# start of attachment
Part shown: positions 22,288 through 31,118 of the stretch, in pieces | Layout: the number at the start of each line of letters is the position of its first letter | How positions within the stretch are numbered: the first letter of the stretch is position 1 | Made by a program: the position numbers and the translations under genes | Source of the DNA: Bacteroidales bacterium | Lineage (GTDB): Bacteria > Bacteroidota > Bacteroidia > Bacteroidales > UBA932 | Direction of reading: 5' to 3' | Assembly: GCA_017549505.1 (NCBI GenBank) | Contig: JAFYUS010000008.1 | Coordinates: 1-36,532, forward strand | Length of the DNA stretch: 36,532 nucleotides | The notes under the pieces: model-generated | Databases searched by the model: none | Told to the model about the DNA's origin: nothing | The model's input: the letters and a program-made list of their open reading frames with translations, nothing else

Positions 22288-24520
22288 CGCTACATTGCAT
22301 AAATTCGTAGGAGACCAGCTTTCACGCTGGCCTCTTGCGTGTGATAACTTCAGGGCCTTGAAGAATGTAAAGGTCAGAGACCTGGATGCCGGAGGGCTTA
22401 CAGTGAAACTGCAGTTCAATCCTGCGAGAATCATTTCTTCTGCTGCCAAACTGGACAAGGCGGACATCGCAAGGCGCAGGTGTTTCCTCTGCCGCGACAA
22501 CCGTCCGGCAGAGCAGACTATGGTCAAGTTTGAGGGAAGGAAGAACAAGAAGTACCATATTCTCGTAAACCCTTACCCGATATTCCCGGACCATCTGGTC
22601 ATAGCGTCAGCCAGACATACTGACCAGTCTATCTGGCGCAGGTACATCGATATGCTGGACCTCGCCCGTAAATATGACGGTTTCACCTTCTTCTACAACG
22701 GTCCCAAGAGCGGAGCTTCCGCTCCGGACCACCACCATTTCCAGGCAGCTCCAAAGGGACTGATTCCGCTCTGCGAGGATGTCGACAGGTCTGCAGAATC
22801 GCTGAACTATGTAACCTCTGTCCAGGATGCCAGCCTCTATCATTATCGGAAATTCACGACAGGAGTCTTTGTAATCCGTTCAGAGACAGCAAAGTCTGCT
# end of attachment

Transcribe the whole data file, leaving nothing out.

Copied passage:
Part shown: positions 22,288 through 31,118 of the stretch, in pieces | Layout: the number at the start of each line of letters is the position of its first letter | How positions within the stretch are numbered: the first letter of the stretch is position 1 | Made by a program: the position numbers and the translations under genes | Source of the DNA: Bacteroidales bacterium | Lineage (GTDB): Bacteria > Bacteroidota > Bacteroidia > Bacteroidales > UBA932 | Direction of reading: 5' to 3' | Assembly: GCA_017549505.1 (NCBI GenBank) | Contig: JAFYUS010000008.1 | Coordinates: 1-36,532, forward strand | Length of the DNA stretch: 36,532 nucleotides | The notes under the pieces: model-generated | Databases searched by the model: none | Told to the model about the DNA's origin: nothing | The model's input: the letters and a program-made list of their open reading frames with translations, nothing else

Positions 22288-24520
22288 CGCTACATTGCAT
22301 AAATTCGTAGGAGACCAGCTTTCACGCTGGCCTCTTGCGTGTGATAACTTCAGGGCCTTGAAGAATGTAAAGGTCAGAGACCTGGATGCCGGAGGGCTTA
22401 CAGTGAAACTGCAGTTCAATCCTGCGAGAATCATTTCTTCTGCTGCCAAACTGGACAAGGCGGACATCGCAAGGCGCAGGTGTTTCCTCTGCCGCGACAA
22501 CCGTCCGGCAGAGCAGACTATGGTCAAGTTTGAGGGAAGGAAGAACAAGAAGTACCATATTCTCGTAAACCCTTACCCGATATTCCCGGACCATCTGGTC
22601 ATAGCGTCAGCCAGACATACTGACCAGTCTATCTGGCGCAGGTACATCGATATGCTGGACCTCGCCCGTAAATATGACGGTTTCACCTTCTTCTACAACG
22701 GTCCCAAGAGCGGAGCTTCCGCTCCGGACCACCACCATTTCCAGGCAGCTCCAAAGGGACTGATTCCGCTCTGCGAGGATGTCGACAGGTCTGCAGAATC
22801 GCTGAACTATGTAACCTCTGTCCAGGATGCCAGCCTCTATCATTATCGGAAATTCACGACAGGAGTCTTTGTAATCCGTTCAGAGACAGCAAAGTCTGCT